When I chose I Capture the Castle by Dodie Smith as my book to give away for World Book Night on 23 April, I knew that I wanted to give the copies to girls between ages 11 and 15, more or less. I first read the book when I was 11, and since then I have felt that it was a book that all girls need to read. I explained why in my previous blog post World Book Night (a post not written sitting in the kitchen sink) . So when I applied to be a World Book Night Book Giver, I described in my application how I intended to distribute my 24 copies of the book through the local Girl Guides and through my former secondary school, Holy Cross High School, specifically through the English department.
I visited the local Girl Guides on World Book Night itself, and spent a few minutes talking about what was involved to the girls – some had already heard about it, which was lovely to know. Word is clearly spreading! I then introduced the book to the girls, describing how I first came to read it and why I felt that they should read it too. It was an interesting way of giving out copies of the book; as I talked the hands gradually went up, and the number of copies available went down from 12 to 0. It felt strangely auction-like, I being the auctioneer and the girls the bidders. I told them about the Mortmain family, trying not to give away too much of their adventures, but wanting to make them warmly welcomed by the young Guides. Hands went up, and questions were asked, and the girls stood up one by one as they decided to try reading the book, until twelve girls were standing and all the books found their first home on their journey. It was thrilling to watch them immediately begin looking through their copies, sharing them with girls sitting around them. I have already seen one comment on BookCrossing (where all the books have been registered so that they can be tracked) saying “I am looking forward to reading this but it looks long!”.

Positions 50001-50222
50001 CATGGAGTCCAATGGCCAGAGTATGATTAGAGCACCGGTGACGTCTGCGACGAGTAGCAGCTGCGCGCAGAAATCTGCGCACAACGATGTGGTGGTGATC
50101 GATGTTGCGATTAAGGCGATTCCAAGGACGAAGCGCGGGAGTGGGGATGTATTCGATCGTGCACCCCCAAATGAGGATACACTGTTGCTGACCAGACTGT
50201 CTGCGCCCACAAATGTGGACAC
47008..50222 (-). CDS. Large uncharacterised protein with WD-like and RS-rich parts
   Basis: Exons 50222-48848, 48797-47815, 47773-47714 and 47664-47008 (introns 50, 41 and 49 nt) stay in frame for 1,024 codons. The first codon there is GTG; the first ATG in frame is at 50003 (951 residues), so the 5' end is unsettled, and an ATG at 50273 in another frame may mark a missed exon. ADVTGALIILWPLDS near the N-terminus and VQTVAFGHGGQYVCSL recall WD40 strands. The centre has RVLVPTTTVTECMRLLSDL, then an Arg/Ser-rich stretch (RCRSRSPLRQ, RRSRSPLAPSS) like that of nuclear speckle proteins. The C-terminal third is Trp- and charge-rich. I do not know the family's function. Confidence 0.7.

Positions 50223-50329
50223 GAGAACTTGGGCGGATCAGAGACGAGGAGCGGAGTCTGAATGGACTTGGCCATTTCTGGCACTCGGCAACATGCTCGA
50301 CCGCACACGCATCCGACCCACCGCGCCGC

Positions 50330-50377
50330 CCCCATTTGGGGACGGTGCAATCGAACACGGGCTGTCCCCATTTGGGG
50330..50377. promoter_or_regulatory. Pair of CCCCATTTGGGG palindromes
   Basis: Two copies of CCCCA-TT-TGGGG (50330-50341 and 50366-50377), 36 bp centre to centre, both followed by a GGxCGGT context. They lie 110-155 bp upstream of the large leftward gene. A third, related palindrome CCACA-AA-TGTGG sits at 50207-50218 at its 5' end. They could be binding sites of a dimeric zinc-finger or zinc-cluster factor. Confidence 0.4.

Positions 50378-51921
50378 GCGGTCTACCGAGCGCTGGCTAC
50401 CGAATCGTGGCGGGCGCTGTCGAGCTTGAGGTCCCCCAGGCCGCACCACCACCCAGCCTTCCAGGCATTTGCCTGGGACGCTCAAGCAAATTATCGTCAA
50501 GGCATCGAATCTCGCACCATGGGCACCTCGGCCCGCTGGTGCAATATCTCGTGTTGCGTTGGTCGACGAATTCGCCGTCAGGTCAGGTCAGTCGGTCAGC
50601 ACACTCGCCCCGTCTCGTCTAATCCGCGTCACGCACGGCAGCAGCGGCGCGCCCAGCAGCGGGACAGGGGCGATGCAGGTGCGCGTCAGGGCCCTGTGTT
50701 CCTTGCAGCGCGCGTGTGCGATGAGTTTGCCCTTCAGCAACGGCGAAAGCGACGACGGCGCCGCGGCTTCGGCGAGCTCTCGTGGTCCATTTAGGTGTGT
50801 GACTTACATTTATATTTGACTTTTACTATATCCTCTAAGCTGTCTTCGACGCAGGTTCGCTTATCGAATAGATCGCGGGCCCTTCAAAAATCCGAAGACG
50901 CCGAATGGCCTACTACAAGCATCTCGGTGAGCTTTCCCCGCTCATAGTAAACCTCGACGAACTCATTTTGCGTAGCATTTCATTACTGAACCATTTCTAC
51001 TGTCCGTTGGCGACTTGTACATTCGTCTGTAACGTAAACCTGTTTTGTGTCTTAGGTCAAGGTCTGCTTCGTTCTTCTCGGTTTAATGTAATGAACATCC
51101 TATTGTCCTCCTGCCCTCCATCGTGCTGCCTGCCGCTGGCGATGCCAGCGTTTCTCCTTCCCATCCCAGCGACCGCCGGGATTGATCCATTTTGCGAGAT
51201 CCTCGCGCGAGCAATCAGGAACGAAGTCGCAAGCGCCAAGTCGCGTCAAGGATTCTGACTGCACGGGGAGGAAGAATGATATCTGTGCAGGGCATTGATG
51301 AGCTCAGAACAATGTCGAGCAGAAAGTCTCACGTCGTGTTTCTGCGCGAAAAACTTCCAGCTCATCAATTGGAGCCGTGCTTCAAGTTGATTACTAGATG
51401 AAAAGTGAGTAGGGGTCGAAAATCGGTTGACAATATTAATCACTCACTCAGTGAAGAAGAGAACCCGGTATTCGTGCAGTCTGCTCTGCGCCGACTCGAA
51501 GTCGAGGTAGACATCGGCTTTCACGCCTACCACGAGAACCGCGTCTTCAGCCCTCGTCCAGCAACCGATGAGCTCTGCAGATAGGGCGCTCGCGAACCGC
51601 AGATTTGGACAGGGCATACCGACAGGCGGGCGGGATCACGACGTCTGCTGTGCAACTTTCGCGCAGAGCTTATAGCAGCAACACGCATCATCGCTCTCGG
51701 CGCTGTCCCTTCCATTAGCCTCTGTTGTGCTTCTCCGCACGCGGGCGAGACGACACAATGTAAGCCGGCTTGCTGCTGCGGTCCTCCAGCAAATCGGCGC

Now, why was my World Book Night actually a World Book Week and a Half? As mentioned at the start of this blog entry, I intended to distribute the remaining twelve books through the English department at my former secondary school; for practical reasons, we decided it was better to wait until the senior pupils had finished the intensive revision sessions ahead of their exam leave. It may seem that I was planning to give the books to the school, either to the English department, or to the school library, but this was never the plan (and in any case, it would have gone against World Book Night regulations). It was my intention to give some of the younger pupils the same opportunity that the school gave to me. When I was 11, I was off school ill, and as a result missed a meeting of first year pupils who had been selected to try reading books at a higher level than they were doing in class (it could be considered unfortunate that this was in addition to classwork rather than instead of classwork, but I was happy just to be getting more books to read). When I returned to school, I was sent to visit the teacher in charge of this reading scheme, and there I found a whole new world waiting for me. We began with Silas Marner, by George Eliot, and Great Expectations, by Charles Dickens, to be read and discussed in assignments over the summer holidays. It was the first time I had read either of these authors, and I required very little persuasion to become a fan. It was through this reading scheme that my taste in reading truly began to develop, and it developed well under the tutelage of the scheme’s organiser, who was my own teacher through three years of exams. And so I turned to this teacher to help me with the distribution of books, and handed them over on Wednesday 2 May. As yet, I have heard nothing of what has happened to them, but I expect to hear something soon, and look forward to finding out how the young pupils get on with reading I Capture the Castle. I hope that there will be at least one little girl whose discovers a whole new world that is hers for the taking, as I did the day I was given a copy of Silas Marner and Great Expectations. I hope that she will go on to discover other such worlds with every new book she reads, as I still do today.